Alastair: The aim of this Adventure1000 thing is to persuade people to stop looking at adventure as some sort of vicarious thing that other people do and to stop looking at it as something they wish they could do if only… And to actually commit to a plan and get out that front door and go. What would your advice be to someone who is perhaps dreaming of an adventure like you, but is too scared or too tied down with life to actually make it happen?
Andrew: Well, as you’ve said before in this conversation, and in other forums, it’s all about the first step. And I think believing in yourself, even if you don’t – which is sort of counter-intuitive – but forcing yourself to believe in yourself. And to take the first step and then realize that you’ve done it. And that everything after that is a success. Even if you’re miserable, it’s happening.
Alastair: Walking across American is really not much harder than just going for a walk for the weekend.
Andrew: Yes. Yeah, I mean that’s another thing I would say to anyone who’s aspiring to do something like this. People would often say to me, “I can’t believe you’re doing this.” They’d just express their disbelief and I would almost feel guilty in that moment because in many ways, walking across America was the easiest thing in the world. These people who are supporting families and working these jobs, whatever the job may be, you know, it’s so much harder. So that, I would imagine, could be a catalyst, realizing that it’s actually the easiest thing ever.
Alastair: The other thing I think is important, I don’t know if you’d agree with me, is that, what you did sounds like this enormous trip and that’s quite daunting when you’re thinking about it. But it’s important to realize that once you set off, if you walk for a hundred miles, two hundred miles, then realize you absolutely hate it, you can just get a bus back home and get back to normal life again. An adventure is not the end of the world, an irreversible one-way ticket.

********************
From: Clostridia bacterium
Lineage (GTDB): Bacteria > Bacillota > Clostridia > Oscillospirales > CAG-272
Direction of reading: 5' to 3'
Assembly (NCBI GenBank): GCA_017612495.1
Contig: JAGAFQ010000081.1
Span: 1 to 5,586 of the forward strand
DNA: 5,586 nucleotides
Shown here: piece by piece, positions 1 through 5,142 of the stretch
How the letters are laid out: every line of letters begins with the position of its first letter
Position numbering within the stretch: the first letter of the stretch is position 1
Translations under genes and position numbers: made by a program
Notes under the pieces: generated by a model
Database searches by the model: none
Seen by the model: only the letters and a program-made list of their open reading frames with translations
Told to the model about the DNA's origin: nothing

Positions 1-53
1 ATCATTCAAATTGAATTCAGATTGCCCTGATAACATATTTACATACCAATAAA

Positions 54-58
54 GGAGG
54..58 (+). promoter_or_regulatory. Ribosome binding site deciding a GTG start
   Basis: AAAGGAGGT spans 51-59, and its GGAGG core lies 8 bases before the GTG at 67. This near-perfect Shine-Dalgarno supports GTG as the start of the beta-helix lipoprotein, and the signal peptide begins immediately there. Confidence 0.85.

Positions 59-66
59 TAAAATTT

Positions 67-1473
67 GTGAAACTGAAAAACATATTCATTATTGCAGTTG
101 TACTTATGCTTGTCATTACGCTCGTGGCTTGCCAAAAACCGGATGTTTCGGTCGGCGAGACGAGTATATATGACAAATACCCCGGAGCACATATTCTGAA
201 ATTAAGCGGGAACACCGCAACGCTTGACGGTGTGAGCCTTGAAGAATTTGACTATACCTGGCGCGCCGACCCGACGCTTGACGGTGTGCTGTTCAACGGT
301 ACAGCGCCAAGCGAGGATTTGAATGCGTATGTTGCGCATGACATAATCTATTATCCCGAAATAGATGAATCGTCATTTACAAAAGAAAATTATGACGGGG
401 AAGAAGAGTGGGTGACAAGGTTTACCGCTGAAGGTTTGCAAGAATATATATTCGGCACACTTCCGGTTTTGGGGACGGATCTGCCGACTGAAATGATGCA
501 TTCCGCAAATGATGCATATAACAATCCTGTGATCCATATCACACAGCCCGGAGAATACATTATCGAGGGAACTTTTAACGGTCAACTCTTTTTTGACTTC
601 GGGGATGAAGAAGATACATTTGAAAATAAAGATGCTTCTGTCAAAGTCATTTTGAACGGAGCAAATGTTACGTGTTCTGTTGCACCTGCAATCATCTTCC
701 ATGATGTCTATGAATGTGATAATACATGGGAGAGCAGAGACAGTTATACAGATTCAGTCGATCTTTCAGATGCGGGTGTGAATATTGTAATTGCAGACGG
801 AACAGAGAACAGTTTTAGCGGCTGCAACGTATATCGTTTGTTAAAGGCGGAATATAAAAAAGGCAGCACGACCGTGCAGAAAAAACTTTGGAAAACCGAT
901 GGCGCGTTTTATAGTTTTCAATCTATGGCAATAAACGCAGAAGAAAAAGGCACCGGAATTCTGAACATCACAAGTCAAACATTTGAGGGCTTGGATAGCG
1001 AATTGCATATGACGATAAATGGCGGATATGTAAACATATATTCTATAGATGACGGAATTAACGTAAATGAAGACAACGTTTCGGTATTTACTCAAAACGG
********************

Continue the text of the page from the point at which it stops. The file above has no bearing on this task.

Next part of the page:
Andrew: Yeah, absolutely. And that type of perspective, I think, is the one I tried to set off with. Okay, I can walk a hundred miles and that’ll be a success, I can walk a thousand miles and that’ll be a success, you know? So going into it with that sort of openness, to adapt and be flexible sets you up for inevitable success. You’re going to get something out of it.
But also, not thinking too much about it, when you embark on something like this, it’s not really useful to dwell on the enormity of it because it is daunting. And if you really think too hard about it, you won’t do it, because it is ridiculous and impossible but then it’s not after you have done it.
Alastair: Brilliant. And one final question for you: if I was to give you a thousand dollars right now to go do some sort of big adventure, discounting what you would have already done for that sum, what would you do?
Andrew: I think I’d try to get old people involved somehow, I don’t know how. Maybe another walk, I think I’ll probably have a hard time not focusing some larger adventure around walking. To sort of have that conversation over the decades would be something I’d be interested in exploring and I might not even need a thousand dollars to do that.
Alastair: A friend of mine, called Dom Gill, cycled the length of South America, North American on a tandem, but him on his own and it’s called “Take a Seat.” The idea was just to pick people up along the way and share their stories.
Andrew: Very nice.
Alastair: I thought it was great. He did that and then he got quite hooked, and he did it again. He started taking fat people, old people and then he set off to cycle across America with an old man who had terminal cancer trying to give him one big adventure before the end. [I’ll send you to his link as well].
Andrew: That’s great. Yeah, cool.
Alastair: Thank you very much Andrew.
Andrew’s website has information about his trip and links to his radio piece.